How to photograph with forced perspective

Top tips on how to photograph with forced perspective, making the small look large, and vice versa.

Chances are you’ve seen a forced perspective shot without even realizing it. The likes of Lord of the Rings and Eternal Sunshine of the Spotless Mind used the effect to create the illusion of objects being far larger, or smaller, than they really are.

With a clever use of angles and positioning a human subject can appear the same size as huge monument, or a small animal seem like a giant. The process behind taking such a shot is simplicity itself, once the principles behind the technique are known that is.

When attempting to make two objects of vastly different size seem to be equal, or similar, in scale the trick is to place the smaller object closer to the lens, and the larger object further away. It takes some practice to achieve the correct framing, as getting both objects in focus and correctly exposed can be difficult.

It’s best to frame for one object then have the other move closer or further from the camera to achieve the effect.

Increasing the aperture setting allows a further depth of field, so both objects can remain in focus, although on anything but a bright day this will force the shutter speed to be lengthened and therefore increase the possibility of camera shake. To remedy this put the camera on a tripod. This is why the majority of shots of this ilk are taken in daylight and outdoors, as it means the aperture can be increased without affecting the shutter speed.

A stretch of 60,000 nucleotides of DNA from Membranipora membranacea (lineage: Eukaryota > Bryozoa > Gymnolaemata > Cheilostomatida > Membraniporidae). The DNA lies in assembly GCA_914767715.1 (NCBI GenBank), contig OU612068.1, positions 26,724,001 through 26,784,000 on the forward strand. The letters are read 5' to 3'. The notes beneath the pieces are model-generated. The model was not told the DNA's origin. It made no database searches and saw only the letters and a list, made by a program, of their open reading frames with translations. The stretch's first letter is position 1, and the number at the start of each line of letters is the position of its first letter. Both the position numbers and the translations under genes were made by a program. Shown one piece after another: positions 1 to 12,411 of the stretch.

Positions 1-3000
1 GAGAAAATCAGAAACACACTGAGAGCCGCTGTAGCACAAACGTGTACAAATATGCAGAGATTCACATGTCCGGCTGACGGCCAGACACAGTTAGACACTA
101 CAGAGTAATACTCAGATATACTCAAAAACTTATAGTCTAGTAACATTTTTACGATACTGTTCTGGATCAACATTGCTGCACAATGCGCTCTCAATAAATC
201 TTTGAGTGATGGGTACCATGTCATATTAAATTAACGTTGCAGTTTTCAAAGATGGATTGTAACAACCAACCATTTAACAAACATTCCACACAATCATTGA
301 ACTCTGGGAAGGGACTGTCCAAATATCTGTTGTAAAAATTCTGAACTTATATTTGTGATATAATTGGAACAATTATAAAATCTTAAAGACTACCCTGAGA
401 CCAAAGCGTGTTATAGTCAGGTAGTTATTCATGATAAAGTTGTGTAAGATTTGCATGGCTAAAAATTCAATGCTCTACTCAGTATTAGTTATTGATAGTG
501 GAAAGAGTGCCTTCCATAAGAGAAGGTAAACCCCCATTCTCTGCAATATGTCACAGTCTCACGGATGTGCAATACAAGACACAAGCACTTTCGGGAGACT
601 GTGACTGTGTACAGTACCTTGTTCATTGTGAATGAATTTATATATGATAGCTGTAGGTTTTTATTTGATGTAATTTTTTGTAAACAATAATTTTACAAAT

For example, taking a shot of a person appearing to push back against the Leaning Tower of Piza would need the person far closer to the lens than the Tower. Another technique to fool the viewer is to use high and low angles along with distance.

A low angle can make the object appear larger, where a high angle can do the opposite. So trying to make a small dog look huge would need a low angle and to be extremely close to the camera.

Vintage horror movies often used this effect in the pre-CGI days to elevate the likes of Ants to a far more impressive scale. Unlike combining two images into one this doesn’t need quite as much focus on the lighting, although keeping the lens at a wide angle and having a plain background, such as the sky, which doesn’t give away the trick is necessary.

Forced perspective doesn’t require any advanced techniques so head out and give it a try today!

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